To make matters worse, these action-packed confrontations, dynamically sketched by the book’s Detroit-born penciller, are persistently interrupted by all-manner of seemingly haphazard interludes which just so happen to involve almost the entirety of the comic’s supporting cast. Whether it be Bradley High’s principal just ‘happening’ to look outside his office window and recognising “Spit Shine, son of New York’s most notorious mob overlord”, or Danton Black coincidentally emerging from his coma at the downtown Medical Centre just as “the ever-popular school smart-mouth” Cliff Carmichael deduces that Firestorm’s secret identity is somebody at his college, Conway’s narrative is almost awash with contrivingly staged flukes and disconcerting happenstances.

Sadly, the script to “Again: Multiplex” is also plagued with some incredibly bizarre, head-scratchingly odd character motivation. Just why Firestorm doesn’t simply keep his distance from Hyena and “zap” the villain with a nuclear blast whilst well out of reach is never explained, despite the youth’s realisation that just “one small caress” from their vibro-claws” and he’ll “be dog food!” Whilst Spit’s unbelievably reckless decision to bring the “refugee from a Wolfman movie” back to his parents’ criminal headquarters in a midtown office building so he’d “have something to show my mom and dad”, was clearly engineered just so the Hyena could subsequently leap through the address’ large glass window and become “a dwindling shape soon lost in the city’s sprawling shadows.”
Writer/Creator: Gerry Conway, and Penciller/Co-creator: Allen Milgrom

Monday, 13 February 2017

Divinity III: Shadowman & The Battle For New Stalingrad #1 - Valiant Entertainment

Undeniably “an essential standalone tale from the Stalinverse”, within which “the Communist-occupied streets of New York City” desperately try and rid themselves of their Soviet oppressors, Issue One of “Divinity III: Shadowman & The Battle For New Stalingrad” must have immediately captured the attention of its American audience with its opening obliteration of Liberty Island, courtesy of a barrage of Red Army rockets. However, if this “huge symbolic gesture” didn’t attain the desired effect then Scott Bryan Wilson’s subsequent narrative depicting the Roman goddess being replaced with an even larger copper statue of the Russian dictator Joseph Stalin most assuredly would have done.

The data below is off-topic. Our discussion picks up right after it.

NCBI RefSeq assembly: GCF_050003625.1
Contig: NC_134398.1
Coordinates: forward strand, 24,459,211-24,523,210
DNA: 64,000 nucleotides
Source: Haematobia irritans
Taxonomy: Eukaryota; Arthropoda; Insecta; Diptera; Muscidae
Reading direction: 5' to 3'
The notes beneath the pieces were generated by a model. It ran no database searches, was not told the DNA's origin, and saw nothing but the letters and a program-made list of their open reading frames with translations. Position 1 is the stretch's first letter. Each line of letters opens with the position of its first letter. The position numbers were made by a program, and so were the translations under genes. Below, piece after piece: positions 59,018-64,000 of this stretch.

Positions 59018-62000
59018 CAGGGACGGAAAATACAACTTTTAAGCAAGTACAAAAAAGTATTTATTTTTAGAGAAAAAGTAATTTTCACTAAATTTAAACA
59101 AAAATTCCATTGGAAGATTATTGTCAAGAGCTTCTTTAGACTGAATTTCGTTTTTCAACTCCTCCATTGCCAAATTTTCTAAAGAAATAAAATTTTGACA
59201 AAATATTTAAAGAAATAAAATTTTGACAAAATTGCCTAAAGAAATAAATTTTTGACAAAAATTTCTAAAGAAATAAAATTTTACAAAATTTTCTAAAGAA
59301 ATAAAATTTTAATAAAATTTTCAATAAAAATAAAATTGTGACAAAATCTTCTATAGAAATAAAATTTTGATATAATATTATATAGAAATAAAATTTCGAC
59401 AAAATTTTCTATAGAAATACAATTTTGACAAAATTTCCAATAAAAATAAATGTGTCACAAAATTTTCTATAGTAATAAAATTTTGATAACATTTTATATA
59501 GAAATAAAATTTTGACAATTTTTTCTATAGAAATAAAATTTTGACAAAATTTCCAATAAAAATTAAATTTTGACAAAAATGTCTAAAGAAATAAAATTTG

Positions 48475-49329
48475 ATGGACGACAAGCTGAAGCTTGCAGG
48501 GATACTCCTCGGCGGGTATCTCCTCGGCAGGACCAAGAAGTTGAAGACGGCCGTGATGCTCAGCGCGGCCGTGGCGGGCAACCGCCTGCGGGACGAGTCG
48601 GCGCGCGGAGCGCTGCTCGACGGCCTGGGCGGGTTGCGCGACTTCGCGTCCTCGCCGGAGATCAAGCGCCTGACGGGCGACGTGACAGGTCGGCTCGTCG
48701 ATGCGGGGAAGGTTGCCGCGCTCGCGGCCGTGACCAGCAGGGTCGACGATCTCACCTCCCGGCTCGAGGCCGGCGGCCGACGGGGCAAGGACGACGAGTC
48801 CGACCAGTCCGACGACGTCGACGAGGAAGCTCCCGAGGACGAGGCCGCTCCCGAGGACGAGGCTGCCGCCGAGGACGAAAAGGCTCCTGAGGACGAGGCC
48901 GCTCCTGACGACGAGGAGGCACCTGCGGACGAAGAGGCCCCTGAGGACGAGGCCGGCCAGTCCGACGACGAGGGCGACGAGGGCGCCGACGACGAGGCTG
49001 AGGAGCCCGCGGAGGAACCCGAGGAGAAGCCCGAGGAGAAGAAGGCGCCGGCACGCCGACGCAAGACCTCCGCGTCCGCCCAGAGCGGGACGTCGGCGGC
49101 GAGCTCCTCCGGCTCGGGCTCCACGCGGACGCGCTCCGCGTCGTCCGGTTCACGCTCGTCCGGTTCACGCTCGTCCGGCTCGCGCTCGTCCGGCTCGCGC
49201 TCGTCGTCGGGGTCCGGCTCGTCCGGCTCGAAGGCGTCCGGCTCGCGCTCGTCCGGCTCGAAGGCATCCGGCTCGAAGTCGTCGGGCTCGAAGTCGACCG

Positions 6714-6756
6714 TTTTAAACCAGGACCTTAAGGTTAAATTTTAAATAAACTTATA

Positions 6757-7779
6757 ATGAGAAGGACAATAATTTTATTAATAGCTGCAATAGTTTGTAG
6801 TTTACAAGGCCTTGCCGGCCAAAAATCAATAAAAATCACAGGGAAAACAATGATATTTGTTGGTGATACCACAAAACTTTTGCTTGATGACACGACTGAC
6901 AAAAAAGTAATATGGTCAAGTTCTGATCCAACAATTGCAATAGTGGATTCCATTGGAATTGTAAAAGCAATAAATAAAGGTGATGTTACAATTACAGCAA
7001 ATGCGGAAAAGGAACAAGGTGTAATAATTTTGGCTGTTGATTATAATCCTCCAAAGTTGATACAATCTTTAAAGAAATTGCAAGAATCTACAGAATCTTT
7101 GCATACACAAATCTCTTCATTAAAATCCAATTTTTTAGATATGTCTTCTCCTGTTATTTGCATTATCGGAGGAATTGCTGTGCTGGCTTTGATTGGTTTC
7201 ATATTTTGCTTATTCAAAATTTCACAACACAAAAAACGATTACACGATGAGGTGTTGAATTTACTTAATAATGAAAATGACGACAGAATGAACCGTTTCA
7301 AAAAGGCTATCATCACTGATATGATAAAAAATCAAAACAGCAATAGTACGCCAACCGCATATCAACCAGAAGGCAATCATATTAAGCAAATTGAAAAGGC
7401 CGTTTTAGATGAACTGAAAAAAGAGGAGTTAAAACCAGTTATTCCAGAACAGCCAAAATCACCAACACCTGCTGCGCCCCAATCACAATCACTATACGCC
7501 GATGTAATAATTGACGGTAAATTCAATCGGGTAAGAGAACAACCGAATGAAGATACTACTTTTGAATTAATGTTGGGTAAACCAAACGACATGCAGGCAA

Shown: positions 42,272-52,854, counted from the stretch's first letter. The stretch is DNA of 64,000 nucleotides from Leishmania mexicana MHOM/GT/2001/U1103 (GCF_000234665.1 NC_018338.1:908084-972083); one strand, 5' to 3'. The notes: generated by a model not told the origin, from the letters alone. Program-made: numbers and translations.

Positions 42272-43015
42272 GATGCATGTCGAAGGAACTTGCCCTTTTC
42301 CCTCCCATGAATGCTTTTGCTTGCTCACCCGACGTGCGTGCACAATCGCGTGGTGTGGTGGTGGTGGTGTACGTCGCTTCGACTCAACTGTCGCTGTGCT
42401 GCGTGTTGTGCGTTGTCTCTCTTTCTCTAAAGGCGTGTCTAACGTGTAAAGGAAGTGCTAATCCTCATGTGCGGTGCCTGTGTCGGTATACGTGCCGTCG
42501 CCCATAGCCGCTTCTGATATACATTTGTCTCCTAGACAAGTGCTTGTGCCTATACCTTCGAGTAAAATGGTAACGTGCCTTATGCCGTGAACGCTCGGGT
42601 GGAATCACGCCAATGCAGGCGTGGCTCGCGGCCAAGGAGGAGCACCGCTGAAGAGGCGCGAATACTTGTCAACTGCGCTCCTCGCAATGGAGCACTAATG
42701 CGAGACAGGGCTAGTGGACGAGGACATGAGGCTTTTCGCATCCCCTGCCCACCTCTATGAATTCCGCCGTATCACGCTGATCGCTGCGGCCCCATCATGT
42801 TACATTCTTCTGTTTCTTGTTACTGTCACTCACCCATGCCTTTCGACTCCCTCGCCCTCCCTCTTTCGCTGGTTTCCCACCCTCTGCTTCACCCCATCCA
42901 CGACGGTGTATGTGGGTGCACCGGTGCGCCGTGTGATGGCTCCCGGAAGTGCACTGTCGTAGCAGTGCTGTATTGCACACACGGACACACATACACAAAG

Admittedly, for those patriots unable to stomach such an affront to the ‘virtuous’ American values of Libertas, the majority of this twenty-two page periodical does frantically try to readdress the balance by having Jack Boniface hastily lead a revolt against his swaggeringly confident “commie” overlords. But the heroic uprising is entirely anticipated by the annexed authorities, and thus, despite outnumbering their hated foes, the opening third of this comic is ultimately dedicated to the Soviet enforcement officers gunning down large numbers of unarmed rioters, stabbing them through the head with combat knives, gouging out their eyes with black leather gloves, and even attacking them with chainsaws…

Such utter wanton violence is apparently entirely justified by the pen of the publisher’s “rising star” as the mass hapless slaughter convinces the titular character to “resurrect the sacred power of his people”, “raise an army of the dead to meet the Russians where they stand”, and bravely battle the dictatorship’s premier super-powered comrades, X-O Manowar and Komandar Bloodshot; two of Valiant Entertainment’s most recognisable properties who have had a severe facelift following the installation of Joseph McCarthy as a “puppet President of the United States” in 1951. 

Robert Gill’s contribution to this “Stalinverse” one-shot is arguably just as unsettling as Wilson’s scintillating script supposedly corroborating that communism is “the great equalizer, brother!”. For whilst the artist’s breakdowns of the New Yorkers’ bloodily remonstrating with their tormentors generally consist of graphic mutilations of the most eye-watering kind, his depiction of Shadowman trading punches with the sneering X-O Manowar are bone-crunchingly good, and really add to the sheer brutality of the close-combat conflict.
Writer: Scott Bryan Wilson, Artist: Robert Gill, and Color Artist: Andrew Dalhouse